Restrictive licensing laws have helped reduce teen drunk driving and fatal crashes by 30 percent.
"We were interested in determining whether these laws were making it less likely for teens to engage in drinking and driving behaviors," Cavazos-Rehg says.
The researchers gathered drinking and driving information from more than 220,000 16-17-year olds who were surveyed between 1999 and 2009, when state laws that restrict teen driving were strengthened.
They then compared the anonymous surveys with state laws and found that teens living in states with the strictest laws also were least likely to drink and drive or to ride in a car with a driver who had been drinking.
Cavazos-Rehg can't say precisely what is causing the decrease in risky drinking and driving behaviors, but she believes nighttime restrictions that limit how late a young driver can be behind the wheel may be key.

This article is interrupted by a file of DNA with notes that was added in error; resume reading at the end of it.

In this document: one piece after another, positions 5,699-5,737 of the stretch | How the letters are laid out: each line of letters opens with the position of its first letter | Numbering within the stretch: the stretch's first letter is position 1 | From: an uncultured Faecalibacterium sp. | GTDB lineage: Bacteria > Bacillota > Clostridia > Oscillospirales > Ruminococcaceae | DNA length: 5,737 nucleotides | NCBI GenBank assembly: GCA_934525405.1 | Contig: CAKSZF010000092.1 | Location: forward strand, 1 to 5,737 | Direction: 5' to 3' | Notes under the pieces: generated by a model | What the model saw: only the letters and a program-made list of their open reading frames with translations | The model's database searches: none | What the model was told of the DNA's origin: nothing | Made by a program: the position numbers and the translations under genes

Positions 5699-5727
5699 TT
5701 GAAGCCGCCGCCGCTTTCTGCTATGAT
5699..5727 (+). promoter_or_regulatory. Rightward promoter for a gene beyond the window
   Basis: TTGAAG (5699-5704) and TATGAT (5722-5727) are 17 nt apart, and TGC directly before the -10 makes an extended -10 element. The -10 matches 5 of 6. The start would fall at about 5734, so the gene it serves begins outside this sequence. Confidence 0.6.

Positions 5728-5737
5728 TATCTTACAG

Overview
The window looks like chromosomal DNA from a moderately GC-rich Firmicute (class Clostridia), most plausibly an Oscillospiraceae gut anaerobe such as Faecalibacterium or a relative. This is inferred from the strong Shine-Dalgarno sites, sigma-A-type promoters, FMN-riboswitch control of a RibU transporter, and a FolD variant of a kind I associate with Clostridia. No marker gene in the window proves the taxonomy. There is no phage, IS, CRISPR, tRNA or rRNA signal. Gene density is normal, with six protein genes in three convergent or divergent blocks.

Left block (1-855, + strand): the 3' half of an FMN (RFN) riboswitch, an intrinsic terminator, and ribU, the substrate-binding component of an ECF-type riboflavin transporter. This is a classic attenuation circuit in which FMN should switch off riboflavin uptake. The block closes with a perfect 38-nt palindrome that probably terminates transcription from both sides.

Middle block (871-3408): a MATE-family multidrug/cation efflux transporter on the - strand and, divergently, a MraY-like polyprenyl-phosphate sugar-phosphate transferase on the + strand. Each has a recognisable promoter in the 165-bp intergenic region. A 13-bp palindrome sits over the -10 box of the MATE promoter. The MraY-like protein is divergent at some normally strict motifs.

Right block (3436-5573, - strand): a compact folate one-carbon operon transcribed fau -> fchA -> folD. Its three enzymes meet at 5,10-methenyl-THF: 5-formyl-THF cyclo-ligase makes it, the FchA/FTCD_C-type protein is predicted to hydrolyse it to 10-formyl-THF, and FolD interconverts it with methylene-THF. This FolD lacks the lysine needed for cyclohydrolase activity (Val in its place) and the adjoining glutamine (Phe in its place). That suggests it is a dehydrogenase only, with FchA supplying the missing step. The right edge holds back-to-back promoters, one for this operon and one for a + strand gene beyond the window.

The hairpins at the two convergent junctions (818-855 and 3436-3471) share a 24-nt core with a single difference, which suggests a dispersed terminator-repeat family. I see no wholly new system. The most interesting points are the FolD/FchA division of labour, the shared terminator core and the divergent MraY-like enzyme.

"That's getting teens to go home earlier, which means they may not have the opportunity to go to parties where there are opportunities to drink," she says. "We haven't looked at that closely yet, but that's the next step."
The other aspects that may influence teens' behavior include stiff penalties, like suspension of a driver's license, for violations, Cavazos-Rehg says. Many laws also require more experience and education behind the wheel before a license is granted than was required in past years. And in most states that have enacted these laws, teens don't receive full driving privileges until they are 18 or even older.